‘Keep up the good work’ was the common theme that ran through the responses to ISRAEL21c’s 2005 Subscriber Survey.The results of ISRAEL21c’s first subscriber survey are in – and they show that readers have come to rely on ISRAEL21c to provide information on the latest Israeli medical, technological and scientific developments.
In addition to our website – stocked with over 1,000 stories which focus on Israel’s contributions to the world in these fields, and channels on Israeli arts and culture, profiles, and how Israeli initiatives reach across borders to share knowledge with the global community – we also send out a week email newsletter which highlights the new stories which are posted on the site and provides links to them.
According to the survey sent to 10,000 core subscribers to the newsletter, a whopping 95% of subscribers read at least one article every week or a couple of times per month. Topping the type of articles which most interested subscribers were Health and Medicine, Technology and Science, followed closely by Government & Democracy, Arts & Culture, and Social Sciences.
Most subscribers (60%) were interested in the effect developments in Israel have on the US. This is not surprising since 57% of the survey respondents were from the US. However, 21% of respondents were more concerned about how the rest of the Middle East region is affected by developments in Israel.
“Most of your articles have ramifications for others around the world,” wrote one subscriber. “If there is a product or device or medical technology – those in the US and around the world will benefit from Israeli innovation.”
In an indication of how universal the message of Israeli achievements is, subscribers responded from 59 countries. While the US with 57% and Israel with 17% were the most frequent addresses, subscribers also came from Canada, France, Germany and the United Kingdom – and from the far corners of the world – Tobago, Andorra, Haiti, Chile, Iran, Indonesia, Malta and the Philippines, to name a few.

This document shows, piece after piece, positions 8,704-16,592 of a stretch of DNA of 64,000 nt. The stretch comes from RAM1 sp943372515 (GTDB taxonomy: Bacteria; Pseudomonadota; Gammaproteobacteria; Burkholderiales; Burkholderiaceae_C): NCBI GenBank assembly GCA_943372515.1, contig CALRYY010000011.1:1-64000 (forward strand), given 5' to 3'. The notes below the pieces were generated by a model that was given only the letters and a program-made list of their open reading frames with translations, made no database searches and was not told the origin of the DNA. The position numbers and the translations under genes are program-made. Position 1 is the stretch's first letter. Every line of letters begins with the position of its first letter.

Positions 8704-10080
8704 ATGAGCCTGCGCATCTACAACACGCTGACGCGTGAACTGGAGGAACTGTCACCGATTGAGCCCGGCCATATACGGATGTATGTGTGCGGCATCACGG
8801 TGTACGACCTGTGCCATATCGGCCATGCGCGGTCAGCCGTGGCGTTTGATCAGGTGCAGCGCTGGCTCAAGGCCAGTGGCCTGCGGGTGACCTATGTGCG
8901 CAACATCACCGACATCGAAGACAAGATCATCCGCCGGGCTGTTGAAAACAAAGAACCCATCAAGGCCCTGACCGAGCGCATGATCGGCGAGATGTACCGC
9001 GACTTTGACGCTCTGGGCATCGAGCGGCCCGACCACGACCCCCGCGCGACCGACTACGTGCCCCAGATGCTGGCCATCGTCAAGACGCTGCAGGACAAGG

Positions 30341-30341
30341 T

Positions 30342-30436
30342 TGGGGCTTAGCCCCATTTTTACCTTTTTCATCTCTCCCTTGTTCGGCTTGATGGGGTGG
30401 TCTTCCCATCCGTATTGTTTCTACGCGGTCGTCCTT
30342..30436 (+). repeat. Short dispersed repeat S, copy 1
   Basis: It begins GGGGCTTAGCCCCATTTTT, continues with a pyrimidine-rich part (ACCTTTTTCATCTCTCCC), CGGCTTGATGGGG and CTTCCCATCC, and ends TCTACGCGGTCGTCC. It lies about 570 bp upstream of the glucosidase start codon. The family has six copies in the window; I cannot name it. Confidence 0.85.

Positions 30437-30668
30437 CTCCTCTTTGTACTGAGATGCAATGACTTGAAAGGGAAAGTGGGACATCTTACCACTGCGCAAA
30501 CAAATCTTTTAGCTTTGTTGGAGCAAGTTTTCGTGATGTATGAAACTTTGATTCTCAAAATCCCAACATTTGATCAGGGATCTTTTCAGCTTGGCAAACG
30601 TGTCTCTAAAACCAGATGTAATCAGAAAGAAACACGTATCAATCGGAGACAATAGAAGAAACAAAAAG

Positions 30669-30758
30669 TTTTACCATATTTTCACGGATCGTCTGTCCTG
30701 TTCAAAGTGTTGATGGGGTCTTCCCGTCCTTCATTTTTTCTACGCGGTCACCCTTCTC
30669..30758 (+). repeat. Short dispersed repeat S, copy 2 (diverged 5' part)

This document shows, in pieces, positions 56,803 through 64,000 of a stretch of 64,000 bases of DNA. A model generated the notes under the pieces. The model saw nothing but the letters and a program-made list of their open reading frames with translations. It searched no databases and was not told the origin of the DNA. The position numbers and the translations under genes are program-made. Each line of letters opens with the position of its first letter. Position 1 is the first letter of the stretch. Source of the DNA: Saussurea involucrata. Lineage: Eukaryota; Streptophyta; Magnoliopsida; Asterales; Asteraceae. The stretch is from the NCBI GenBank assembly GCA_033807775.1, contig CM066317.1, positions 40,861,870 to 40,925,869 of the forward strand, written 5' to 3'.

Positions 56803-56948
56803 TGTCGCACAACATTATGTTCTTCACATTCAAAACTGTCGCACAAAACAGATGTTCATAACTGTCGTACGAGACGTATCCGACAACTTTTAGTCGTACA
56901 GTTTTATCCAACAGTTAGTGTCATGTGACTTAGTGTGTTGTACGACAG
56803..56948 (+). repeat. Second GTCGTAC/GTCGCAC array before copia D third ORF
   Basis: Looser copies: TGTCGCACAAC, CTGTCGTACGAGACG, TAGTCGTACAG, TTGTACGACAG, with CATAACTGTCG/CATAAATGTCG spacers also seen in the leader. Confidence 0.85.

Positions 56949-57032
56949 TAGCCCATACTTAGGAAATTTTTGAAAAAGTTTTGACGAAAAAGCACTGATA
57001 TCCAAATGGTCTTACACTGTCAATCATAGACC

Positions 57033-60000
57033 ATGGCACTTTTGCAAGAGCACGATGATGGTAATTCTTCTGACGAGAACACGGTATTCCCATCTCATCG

Almost all the respondents said they learned new information from ISRAEL21c’s stories, and that it instilled a greater sense of pride in the country and a greater sense of commitment.
As a direct result of those feelings, 57% of respondents said that once in a while or a couple of times per month they forwarded ISRAEL21c’s articles to people who are Israel supporters. And 44% of subscribers said that they forward articles once a month or once in awhile to people who are neutral or critical of Israel. Going even beyond that, 58% of subscribers suggested that someone else become a subscriber in the last six months.
A surprising 11% of our 10,000 member core subscriber list responded to the survey – a practically unheard of rate for this type of social research metric, and evidence of how seriously readers treat the subject matter they receive every week.
The bulk of subscribers are between the ages of 40 and 69 (64%), but 16% were over 70, 20% were between 14 and 39, and four were over 90, proving that news about Israel’s accomplishments can be enlightening and inspirational to all ages.
What would subscribers like to read more about in the ISRAEL21c newsletter?
Information about regular people – family life in Israel, the role of women, the status and future of children; Business news and career opportunities in Israeli business or Israeli-owned businesses elsewhere in the world; Pluralism in Israel – religious, other nationalities living in Israel, Arabs living in Israel; Travel and tourist information – where to go, what’s happening, travel alerts, where to visit off the beaten path, good restaurants; Israeli/Palestinian “normal” interactions – how Palestinians and Israelis collaborate in positive ways.
“Israel is the best country on the planet for its impact everywhere for its size. People just don’t know it or want to know it,” wrote a subscriber.
With the level of reader interest and support that was expressed in the subscriber survey as a barometer, ISRAEL21c is clearly in the right place to make these ‘hidden’ stories about Israel public knowledge.